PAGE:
The question we field more than any other when talking to small merchants is, “Who is making me become PCI compliant?” The answer is too complicated to simply point at one entity and say, “It’s this guy, right here.”
In a few states, elements of PCI are law, but for the most part, Level 4 merchants (the smallest merchant type that makes up over 95% of all businesses) do not have to prove their PCI compliance to anyone. Some acquiring banks are running a program with their smaller merchants and forcing them to validate, and the credit card companies have dictated that all merchants must be PCI compliant at all times, even if they only accept a single credit card per year. However, the credit card companies are not currently forcing the merchants to prove their PCI compliance. The issue only comes to a head when a breach happens.
If a merchant loses credit cards, then the whole game changes. The acquiring banks, credit card companies, and law enforcement will be much more interested in seeing proof of PCI compliance. At that point, the merchant involved will need to prove that not only are they compliant at the time of the investigation, but that they had been compliant before the breach occurred. Merchants who have been lax in their compliance will face potential fines, penalties, and other sanctions from the credit card companies. The cost associated with this phase of a breach can easily run into tens of thousands of dollars with $35-50K being the average for a small merchant.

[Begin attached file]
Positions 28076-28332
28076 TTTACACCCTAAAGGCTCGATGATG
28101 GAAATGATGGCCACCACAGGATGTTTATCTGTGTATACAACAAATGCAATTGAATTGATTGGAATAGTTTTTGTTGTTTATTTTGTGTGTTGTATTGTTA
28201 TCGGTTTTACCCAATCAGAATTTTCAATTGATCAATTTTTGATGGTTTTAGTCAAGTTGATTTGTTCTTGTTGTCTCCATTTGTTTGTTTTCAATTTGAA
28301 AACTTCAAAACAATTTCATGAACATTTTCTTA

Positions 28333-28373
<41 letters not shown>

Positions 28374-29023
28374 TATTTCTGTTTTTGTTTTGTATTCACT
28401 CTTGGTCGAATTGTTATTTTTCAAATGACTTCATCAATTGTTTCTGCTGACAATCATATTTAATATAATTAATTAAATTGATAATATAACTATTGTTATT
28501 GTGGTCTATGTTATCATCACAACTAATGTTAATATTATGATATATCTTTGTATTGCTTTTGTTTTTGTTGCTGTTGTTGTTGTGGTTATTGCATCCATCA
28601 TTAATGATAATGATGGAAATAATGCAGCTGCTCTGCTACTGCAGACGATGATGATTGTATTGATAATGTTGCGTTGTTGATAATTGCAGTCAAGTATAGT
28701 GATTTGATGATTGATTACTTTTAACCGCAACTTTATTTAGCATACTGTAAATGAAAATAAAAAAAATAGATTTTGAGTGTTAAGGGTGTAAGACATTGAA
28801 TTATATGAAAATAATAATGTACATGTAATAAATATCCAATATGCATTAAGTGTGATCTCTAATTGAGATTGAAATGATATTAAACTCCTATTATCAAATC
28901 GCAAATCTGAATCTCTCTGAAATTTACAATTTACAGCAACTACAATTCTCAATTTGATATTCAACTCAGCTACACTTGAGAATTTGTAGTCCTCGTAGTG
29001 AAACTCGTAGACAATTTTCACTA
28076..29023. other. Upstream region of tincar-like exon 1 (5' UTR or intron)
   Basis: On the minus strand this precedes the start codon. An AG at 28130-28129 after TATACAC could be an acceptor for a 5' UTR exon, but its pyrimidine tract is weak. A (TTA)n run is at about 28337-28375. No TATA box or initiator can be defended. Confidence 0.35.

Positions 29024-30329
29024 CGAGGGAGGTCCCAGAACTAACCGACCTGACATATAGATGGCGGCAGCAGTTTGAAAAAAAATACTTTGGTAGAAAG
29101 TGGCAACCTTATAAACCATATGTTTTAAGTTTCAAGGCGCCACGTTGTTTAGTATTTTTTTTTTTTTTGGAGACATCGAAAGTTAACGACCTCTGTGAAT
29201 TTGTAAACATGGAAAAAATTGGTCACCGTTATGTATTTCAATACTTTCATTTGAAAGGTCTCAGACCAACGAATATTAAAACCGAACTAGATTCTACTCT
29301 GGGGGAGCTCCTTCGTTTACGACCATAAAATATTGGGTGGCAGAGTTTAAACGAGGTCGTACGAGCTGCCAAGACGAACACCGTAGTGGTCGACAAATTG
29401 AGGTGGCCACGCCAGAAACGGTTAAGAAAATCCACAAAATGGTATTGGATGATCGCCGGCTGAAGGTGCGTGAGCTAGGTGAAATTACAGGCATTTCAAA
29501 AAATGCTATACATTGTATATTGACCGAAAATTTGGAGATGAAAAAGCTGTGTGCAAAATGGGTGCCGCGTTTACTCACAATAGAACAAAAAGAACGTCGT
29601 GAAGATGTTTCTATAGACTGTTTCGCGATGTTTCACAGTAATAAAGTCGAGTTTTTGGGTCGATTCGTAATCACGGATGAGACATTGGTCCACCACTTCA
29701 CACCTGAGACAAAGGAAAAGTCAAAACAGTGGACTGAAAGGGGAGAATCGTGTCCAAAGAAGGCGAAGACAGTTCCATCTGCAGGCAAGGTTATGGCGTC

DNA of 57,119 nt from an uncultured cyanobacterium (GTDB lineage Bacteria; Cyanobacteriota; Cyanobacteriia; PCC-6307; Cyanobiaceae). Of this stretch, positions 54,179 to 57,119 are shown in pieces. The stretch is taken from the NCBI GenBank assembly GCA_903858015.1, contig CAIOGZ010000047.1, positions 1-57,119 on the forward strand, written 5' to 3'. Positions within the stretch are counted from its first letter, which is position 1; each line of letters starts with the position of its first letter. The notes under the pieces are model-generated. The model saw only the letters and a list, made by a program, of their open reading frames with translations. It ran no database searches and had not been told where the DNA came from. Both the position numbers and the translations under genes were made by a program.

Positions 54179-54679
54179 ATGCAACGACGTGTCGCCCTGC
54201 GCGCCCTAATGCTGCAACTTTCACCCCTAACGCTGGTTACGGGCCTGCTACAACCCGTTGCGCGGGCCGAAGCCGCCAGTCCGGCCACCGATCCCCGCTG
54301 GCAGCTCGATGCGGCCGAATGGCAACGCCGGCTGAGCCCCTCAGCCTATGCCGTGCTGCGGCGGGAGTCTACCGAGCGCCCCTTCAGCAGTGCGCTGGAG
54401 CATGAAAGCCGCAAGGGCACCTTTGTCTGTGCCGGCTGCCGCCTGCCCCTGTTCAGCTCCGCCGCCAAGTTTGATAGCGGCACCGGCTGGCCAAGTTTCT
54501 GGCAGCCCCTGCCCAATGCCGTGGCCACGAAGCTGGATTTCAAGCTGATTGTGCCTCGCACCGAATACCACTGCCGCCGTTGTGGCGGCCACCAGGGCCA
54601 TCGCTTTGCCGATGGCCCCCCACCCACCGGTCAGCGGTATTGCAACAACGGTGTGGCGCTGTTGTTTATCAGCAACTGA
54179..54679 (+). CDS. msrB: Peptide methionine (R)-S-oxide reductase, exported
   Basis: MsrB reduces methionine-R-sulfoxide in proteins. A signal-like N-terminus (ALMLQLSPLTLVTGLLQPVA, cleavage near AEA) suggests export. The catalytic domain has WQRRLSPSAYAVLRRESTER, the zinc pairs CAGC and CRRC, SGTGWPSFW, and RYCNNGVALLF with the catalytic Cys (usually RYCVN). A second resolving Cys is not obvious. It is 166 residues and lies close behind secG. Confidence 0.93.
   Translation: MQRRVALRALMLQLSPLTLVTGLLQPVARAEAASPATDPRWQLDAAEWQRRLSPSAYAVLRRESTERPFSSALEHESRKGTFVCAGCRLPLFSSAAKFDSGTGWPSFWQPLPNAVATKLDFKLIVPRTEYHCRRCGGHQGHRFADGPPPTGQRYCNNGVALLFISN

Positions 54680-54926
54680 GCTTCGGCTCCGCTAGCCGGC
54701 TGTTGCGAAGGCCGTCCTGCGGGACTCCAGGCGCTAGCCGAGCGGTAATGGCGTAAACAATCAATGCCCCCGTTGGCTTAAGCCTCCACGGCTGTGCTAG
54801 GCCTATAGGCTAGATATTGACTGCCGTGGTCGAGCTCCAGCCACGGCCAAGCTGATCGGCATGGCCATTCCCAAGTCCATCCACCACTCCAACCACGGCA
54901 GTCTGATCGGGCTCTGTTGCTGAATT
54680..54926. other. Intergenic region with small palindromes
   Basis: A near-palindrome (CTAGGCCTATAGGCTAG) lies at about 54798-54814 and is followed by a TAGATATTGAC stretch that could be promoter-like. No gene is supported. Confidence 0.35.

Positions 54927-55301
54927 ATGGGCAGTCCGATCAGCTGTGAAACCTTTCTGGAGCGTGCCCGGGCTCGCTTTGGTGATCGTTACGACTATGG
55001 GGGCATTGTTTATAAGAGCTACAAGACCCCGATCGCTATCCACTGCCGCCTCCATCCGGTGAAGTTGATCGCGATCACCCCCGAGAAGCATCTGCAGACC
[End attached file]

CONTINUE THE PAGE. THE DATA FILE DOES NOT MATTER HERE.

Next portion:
More important than the actual fines is the loss of business. When people learn that their credit card was stolen when they shopped at a particular location, they tend to avoid that location in the future. There are numerous retailers who have lost too many customers to stay in business after the public learned of their breach. With a recent restaurant breach in Texas, the proprietor of Flores Mexican Restaurant, is asking the public to forgive him and come back to his business. By his own estimates, he has lost 15% of his revenue after hackers managed to steal credit cards from his point of sale system using malware, malicious software.
Small businesses are a prime target for hackers, and you should never believe that you are too small to be noticed. If you do not take security seriously, it is only a matter of time before you are a victim. It is always easier to keep a customer than to regain the trust of one. If you are a merchant and you are deciding to wait until someone forces you to be compliant before doing anything, then conservatively you should project at least a 15% loss in revenue. Hackers are not going away, and ignoring the problem makes you a prime target.